no borders wales
An exhibition of the work of Azerbaijani artist Babi Badalov is to go ahead despite the fact that he has been deported from the UK. The show opens at 6pm on Saturday 27th September running until Sunday 19th October at the tactileBosch studios, Llandaf North, Cardiff.
Babi, who has become a fixture of the Cardiff art scene since he claimed asylum in the UK and moved to the city in 2006, has worked with friends to make sure the show will go on.
Babi, an openly gay, internationally renowned radical artist and poet from Azerbaijan was arrested on Tuesday 16th September while signing on at the UK Border Agency Offices in Cardiff. He went for his weekly sign-in with friends from the Keep Babi Safe in Cardiff Campaign.
When he did not come back out of the building campaigners became concerned and enquired after his well-being only to be told he had been detained and would be removed from the country as soon as possible. Despite massive pressure from MPs, campaigners, and friends, Babi was deported on a BMI flight from Heathrow last Saturday 20th September.
On hearing of Babi's deportation, Kim Fielding tactileBOSCH's Director and one of the curators of the exhibition, said:
“This is deeply saddening for all of us at tactileBOSCH. Babi is a unique character, an asset to the arts community in Cardiff, someone to be treasured, not deported”.
Neesha Lamb a friend and No Borders South Wales activist said:
“We are all incredibly sad that Babi is not in Cardiff any longer. He is inspirational and we feel like he has been ripped away from us. It is traumatic when someone you love and have a connection with is taken back to a place that they truly fear. We're really glad that his exhibition is still going ahead despite his deportation and are grateful to all at tactileBosch for helping make this happen”.No Borders South Wales, who worked with Babi on his campaign to stay will be holding a stall to spread the word about the UK’s racist migration regime. They will also be holding a collection to help Babi survive in Azerbaijan.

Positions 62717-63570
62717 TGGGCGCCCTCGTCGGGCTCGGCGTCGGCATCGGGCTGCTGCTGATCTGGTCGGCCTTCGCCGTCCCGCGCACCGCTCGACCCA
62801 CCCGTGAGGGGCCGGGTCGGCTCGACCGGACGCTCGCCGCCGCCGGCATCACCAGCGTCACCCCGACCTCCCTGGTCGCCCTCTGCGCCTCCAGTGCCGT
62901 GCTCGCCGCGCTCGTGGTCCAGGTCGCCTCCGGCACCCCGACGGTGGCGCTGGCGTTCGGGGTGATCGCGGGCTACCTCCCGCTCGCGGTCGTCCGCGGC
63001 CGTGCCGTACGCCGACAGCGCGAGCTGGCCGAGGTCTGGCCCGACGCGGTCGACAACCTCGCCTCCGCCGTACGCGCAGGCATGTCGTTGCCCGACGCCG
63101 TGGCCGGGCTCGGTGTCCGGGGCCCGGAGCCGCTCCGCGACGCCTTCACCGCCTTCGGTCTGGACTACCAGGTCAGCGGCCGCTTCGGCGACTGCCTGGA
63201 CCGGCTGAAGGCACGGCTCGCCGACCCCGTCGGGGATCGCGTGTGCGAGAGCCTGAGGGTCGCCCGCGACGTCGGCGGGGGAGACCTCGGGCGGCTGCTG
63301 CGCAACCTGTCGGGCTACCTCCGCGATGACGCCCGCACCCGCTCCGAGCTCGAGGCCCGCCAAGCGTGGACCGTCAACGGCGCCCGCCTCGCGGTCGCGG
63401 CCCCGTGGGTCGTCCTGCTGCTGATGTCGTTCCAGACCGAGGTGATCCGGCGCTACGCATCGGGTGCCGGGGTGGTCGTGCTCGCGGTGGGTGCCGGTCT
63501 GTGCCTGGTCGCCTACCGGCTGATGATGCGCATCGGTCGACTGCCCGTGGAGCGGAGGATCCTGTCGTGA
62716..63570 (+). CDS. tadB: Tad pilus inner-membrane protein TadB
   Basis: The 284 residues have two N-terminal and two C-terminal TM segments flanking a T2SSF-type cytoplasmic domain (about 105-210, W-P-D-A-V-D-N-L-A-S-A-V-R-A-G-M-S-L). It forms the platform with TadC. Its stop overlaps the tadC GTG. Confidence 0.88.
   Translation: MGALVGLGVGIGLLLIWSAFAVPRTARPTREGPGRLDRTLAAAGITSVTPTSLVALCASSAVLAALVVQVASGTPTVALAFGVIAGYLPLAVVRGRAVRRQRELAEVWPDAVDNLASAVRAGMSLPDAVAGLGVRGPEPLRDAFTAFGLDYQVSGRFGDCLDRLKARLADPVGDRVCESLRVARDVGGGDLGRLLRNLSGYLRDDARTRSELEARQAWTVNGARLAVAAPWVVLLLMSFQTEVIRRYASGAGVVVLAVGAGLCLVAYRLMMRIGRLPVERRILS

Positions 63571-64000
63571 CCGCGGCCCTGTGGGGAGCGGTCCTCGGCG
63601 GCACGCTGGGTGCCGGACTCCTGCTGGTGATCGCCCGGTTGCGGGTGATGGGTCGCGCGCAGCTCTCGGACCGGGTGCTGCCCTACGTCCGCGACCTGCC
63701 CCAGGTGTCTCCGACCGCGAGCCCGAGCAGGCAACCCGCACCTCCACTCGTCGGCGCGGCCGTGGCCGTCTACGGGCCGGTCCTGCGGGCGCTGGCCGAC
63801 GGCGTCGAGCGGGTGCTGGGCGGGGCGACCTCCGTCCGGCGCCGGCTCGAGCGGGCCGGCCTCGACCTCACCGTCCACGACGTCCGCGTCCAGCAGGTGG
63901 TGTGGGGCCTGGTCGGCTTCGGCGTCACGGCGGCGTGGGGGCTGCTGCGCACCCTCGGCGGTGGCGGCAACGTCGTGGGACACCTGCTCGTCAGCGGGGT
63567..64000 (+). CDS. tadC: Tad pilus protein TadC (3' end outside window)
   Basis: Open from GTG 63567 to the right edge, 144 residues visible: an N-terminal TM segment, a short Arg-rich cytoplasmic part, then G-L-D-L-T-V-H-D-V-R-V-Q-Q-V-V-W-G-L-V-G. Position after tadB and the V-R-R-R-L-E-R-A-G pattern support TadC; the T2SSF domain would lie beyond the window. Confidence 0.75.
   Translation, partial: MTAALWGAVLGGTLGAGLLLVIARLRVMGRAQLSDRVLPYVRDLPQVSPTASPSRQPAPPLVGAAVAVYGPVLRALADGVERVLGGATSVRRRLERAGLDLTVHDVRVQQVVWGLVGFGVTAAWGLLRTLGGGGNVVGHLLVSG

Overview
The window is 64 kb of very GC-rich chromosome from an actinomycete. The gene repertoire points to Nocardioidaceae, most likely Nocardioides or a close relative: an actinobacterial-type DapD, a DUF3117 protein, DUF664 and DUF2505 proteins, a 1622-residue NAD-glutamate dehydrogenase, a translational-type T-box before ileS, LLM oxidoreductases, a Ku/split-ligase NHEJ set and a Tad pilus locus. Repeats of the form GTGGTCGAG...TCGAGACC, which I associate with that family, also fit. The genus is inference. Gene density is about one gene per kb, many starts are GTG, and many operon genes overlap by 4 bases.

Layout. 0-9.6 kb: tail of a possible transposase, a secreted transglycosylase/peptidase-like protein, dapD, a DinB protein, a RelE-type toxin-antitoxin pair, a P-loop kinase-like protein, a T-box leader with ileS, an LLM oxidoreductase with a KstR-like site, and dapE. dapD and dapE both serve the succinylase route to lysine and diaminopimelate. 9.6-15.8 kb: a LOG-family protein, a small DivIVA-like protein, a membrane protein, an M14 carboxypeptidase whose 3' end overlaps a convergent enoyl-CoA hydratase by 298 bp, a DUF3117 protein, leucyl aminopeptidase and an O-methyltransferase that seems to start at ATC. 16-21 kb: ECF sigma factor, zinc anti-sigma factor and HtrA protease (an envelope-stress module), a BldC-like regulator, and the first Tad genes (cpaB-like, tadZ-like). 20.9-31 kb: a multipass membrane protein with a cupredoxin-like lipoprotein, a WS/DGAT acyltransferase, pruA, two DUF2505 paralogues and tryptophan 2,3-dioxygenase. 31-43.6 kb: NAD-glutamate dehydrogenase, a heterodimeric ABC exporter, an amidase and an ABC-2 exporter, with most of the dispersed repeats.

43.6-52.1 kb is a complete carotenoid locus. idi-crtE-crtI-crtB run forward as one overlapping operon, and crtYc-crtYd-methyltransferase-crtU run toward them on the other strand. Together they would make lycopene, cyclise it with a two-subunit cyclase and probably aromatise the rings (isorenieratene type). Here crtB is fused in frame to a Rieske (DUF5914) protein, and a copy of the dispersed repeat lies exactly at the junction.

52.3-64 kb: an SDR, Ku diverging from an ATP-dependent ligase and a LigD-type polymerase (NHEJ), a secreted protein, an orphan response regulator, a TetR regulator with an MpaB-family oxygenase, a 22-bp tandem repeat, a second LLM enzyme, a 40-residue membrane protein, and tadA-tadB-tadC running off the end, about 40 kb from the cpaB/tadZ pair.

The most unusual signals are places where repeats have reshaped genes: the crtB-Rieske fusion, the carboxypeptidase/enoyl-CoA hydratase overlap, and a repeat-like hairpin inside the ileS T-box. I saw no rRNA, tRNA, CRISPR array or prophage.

Notes for editors:
More info about the exhibition can be found at the tactileBosch website here: http://www.tactilebosch.org/
Background info on Babi’s campaign: http://noborderswales.wordpress.com/campaign-to-stay/keep-babi-safe-in-cardiff/
For his current situation: http://noborderswales.wordpress.com/tag/babi-badalov/
Among others Babi's campaign has gained the support of writer and playwright Patrick Jones, Leanne Wood AM, Bethan Jenkins AM, Chris Bryant MP, Adam Price MP, Jenny Willott MP, Cardiff Council Leader Rodney Berman and Deputy Leader Neil McEvoy.
Babi’s art and poetry have been explicitly critical of the government and prominent members of present/past regimes in Azerbaijan. These factors have led Babi to become a target of repression and persecution over many years. Because of his sexuality and the radical nature of his creative activities, he has endured government-led suppression together with physical and mental abuse from other sectors of society. He has now been completely disowned by his family. His brothers have threatened to kill him to defend their honour because of the shame that his being gay is seen as having brought on the family.
A recent ILGA report into the human rights of Gay people in Azerbaijan states that the price of open homosexuality is often “estrangement from family, bullying, social exclusion, discrimination, blackmailing and hate crimes”. Similarly an Amnesty International report into freedom of expression in the country cited numerous instances of “harassment, including physical abuse at the hands of law enforcement officials” and a number of “violent attacks which have led to serious injury and even death”.
Babi arrived in Cardiff in December 2006 and engaged fully with various parts of the local community, making many friends in his new home. He remained continued to produce art and poetry despite the mental stress brought about in part by the precariousness of his immigration status. He is in the process of writing a book about his art/gay life experiences and is also working on a film addressing the rise of Muslim fundamentalism. This latter work, as well as many other aspects of his art, would of course be impossible in his country of origin. For the first time in his life, Babi felt happy and safe in Cardiff. He felt able to openly express himself artistically, politically and with regard to his sexuality, without associated feelings of fear, shame and imminent repression.